Court decisions from across the country have implications right here in Ohio. Here is a selection of recent cases, and why they matter.
In State v. Polk, Slip Opinion No. 2017-Ohio-2735, the Ohio Supreme Court held that a “school’s protocol requiring searches of unattended book bags—to determine ownership and whether the contents are dangerous—furthers the compelling governmental interest in protecting public-school students from physical harm [and * * *] that the school employees’ search of the unattended […]
In Routson-Gim-Belluardo v. Ohio Dept. of Edn., 2017-Ohio-2611, an Ohio appellate court “affirmed the resolution of the Ohio State Board of Education [“State Board”] to revoke [a teacher’s] teaching license for engaging in conduct unbecoming an educator” where the evidence showed that the teacher gave students information in advance of taking a standardized test that […]
In Pike-Delta-York Local School Dist. Bd. of Edn. v. Pike-Delta-York Edn. Assn., 2017-Ohio-1476, an Ohio appellate court found that an arbitrator exceeded his power and authority by awarding the grievant a supplemental contract to serve as the head softball coach for the 2015-2016 school year because the 2015-2016 school year was not the subject of […]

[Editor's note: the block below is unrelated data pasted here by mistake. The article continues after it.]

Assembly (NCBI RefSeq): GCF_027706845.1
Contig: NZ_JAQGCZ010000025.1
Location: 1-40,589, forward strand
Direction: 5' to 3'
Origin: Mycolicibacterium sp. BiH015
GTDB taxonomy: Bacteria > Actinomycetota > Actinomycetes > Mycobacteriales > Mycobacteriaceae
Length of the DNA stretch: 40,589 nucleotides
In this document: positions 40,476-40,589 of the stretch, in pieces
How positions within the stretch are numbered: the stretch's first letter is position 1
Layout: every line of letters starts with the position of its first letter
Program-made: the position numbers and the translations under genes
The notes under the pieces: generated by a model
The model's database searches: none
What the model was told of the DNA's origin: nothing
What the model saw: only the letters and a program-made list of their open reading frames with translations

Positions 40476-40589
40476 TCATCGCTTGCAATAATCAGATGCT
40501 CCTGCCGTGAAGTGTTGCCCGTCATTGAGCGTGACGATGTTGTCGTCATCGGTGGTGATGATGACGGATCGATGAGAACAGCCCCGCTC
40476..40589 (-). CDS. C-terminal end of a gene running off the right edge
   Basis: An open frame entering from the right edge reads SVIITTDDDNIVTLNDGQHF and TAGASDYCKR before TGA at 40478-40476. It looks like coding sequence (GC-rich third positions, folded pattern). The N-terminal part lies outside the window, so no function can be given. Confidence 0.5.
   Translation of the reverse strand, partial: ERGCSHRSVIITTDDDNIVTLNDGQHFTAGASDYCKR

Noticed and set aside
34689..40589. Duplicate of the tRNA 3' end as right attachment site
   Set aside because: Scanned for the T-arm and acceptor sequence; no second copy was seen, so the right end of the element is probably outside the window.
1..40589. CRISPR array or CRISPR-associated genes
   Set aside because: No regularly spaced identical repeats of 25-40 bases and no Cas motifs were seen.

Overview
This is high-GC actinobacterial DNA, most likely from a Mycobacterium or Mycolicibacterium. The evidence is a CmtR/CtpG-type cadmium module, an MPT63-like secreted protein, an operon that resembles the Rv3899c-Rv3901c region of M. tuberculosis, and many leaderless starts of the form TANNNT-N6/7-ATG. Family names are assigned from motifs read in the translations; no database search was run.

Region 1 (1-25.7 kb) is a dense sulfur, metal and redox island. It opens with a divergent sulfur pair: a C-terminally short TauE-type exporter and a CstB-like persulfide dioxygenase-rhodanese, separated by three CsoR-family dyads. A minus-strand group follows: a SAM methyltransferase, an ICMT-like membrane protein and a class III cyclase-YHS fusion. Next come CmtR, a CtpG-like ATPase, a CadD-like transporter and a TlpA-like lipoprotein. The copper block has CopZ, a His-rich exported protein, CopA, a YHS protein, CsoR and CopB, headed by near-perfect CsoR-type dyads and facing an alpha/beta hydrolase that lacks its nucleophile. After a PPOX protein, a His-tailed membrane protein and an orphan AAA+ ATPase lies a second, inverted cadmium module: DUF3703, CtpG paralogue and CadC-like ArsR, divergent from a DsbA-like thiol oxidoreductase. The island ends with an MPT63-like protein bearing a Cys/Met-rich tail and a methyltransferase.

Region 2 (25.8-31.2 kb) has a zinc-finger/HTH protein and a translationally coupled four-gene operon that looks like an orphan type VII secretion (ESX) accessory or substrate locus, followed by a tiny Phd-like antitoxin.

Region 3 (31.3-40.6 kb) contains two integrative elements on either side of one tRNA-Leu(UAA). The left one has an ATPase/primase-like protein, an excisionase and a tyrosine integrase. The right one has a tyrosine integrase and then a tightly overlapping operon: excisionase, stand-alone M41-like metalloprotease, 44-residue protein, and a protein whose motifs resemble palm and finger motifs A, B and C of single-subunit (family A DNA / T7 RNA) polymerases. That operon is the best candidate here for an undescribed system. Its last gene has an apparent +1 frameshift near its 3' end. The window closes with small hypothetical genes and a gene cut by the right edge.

In State ex rel. Miller v. Pinkney, Slip Opinion No. 2017-Ohio-1335, the Ohio Supreme Court clarified that routine incident reports are public records that do not fall under the security records exemption of the Ohio Public Records Act. The case involved a public records request for “all offense or incident reports in the possession, custody, […]
The case of Struckman v. Teays Valley Local School Dist. Bd. of Edn., 2017-Ohio-1177, demonstrates the critical importance of contract language in transactions involving public entities. The case involves a real estate purchase by a school district of “approximately 70 acres of real estate” from a local farmer. Struckman at ¶ 6. The purchase […]
In Zanesville v. Jones, 2017-Ohio-1112, an Ohio appellate court found that strict compliance with the formalities of the Ohio Open Meetings Act are not necessary to support a conviction for disrupting a lawful meeting. The case involved the conviction of a citizen who “attended the regularly scheduled meeting of the Zanesville City Council” and filed […]